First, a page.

When your county determines the amount of property taxes each property owner will be paying, they use the set tax rate and the property value ascertained by the county appraisal district. Here we will be looking into how property is appraised in Texas and the three commonly used methods when valuing a property. We will also review what you can do to evaluate if your property was valued correctly and how this can affect your property tax bill.
Each county appraisal district in Texas is required to determine the value of properties within their district at least once every three years. The same methods and techniques must be used for appraising the same or similar properties. Any mass appraisals performed must conform with the Uniform Standards of Professional Appraisal Practice to ensure equal treatment of all properties.
The appraisal district will compile a taxable property list that includes a description of the property and the registered owner’s name and address. For mass appraisals, your property can be classified based on factors such as size, construction type, and usage. Data will be taken from recent property sales and used to determine the property’s market value while accounting for differences in age, location, and individual characteristics.
There are three standard methods that the appraisal district can use when valuing property:
This method is based on sales prices of similar properties and compares the properties to those recently sold.
This method is based on income and expense data and calculates the present worth of any future benefits. It attempts to determine what an investor would currently pay for a future revenue stream they might get from the property.
The final method that is frequently used will estimate how much it will cost to replace the building on the property with one of comparable usage.
When the appraisal district has completed the appraisals, it will send you a notice of appraised value that lists information about your property’s current value and its preceding year’s value.
While an increase in property value is often welcome, it may come with a less desired increase in property tax. You should make sure your property is not overvalued. Your property’s market value should be what you would expect to get in a sale for your property in its current condition within a reasonable amount of time - real estate agents often use a 30 - 90 day window for this purpose.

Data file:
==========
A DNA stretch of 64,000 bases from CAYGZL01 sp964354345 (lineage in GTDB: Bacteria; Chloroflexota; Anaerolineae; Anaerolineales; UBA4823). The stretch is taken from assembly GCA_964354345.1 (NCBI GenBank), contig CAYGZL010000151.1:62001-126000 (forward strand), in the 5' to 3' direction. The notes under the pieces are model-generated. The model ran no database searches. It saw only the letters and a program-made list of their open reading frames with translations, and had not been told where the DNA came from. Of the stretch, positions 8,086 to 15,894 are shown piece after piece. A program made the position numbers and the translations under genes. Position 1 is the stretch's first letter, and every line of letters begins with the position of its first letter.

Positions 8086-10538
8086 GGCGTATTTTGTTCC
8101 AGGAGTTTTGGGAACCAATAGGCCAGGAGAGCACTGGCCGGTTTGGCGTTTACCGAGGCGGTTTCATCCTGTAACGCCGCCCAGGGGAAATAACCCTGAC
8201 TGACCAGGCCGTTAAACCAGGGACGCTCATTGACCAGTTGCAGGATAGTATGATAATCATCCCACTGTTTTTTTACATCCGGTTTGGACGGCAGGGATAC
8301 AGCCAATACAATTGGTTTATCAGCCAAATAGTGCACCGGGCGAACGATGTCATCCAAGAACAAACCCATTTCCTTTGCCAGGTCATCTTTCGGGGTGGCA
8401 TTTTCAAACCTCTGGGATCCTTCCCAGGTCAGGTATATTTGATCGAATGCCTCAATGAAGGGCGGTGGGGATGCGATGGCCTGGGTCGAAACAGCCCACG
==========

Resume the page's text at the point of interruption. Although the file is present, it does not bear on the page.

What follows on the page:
If you are unsure about the accuracy of your appraised property value, here are some steps you can take to help you determine if you want to protest the appraisal:
Compare the asking price of properties comparable to yours in current real estate listings. Speak to a real estate agent who will have access to information about properties that have been recently sold and their sale price.
If you feel your property has been valued incorrectly, you have a right as a taxpayer to protest to the Appraisal Review Board.
Your property value is used to calculate how much property tax you will owe each year. Whether you are paying through an escrow account through your mortgage lender or paying it directly yourself, you or your lender may have underestimated the amount of tax owing. If you find yourself requiring more funds to cover your taxes, consider using a property tax loan so you can avoid the high-interest rates and penalties your county can impose.
American Finance & Investment Co., Inc. (AFIC) offers our clients an affordable, hassle-free way to ensure that your account with the local government tax office is paid in full and will work out a manageable repayment plan for you. AFIC can provide you with an instant quote by completing the form on our homepage. We can help you pay off your delinquent taxes and offer you the following benefits:
We pride ourselves on finding solutions to suit the unique needs of our clients. If you would like to discuss our property tax loans, please contact our experienced team at AFIC today.
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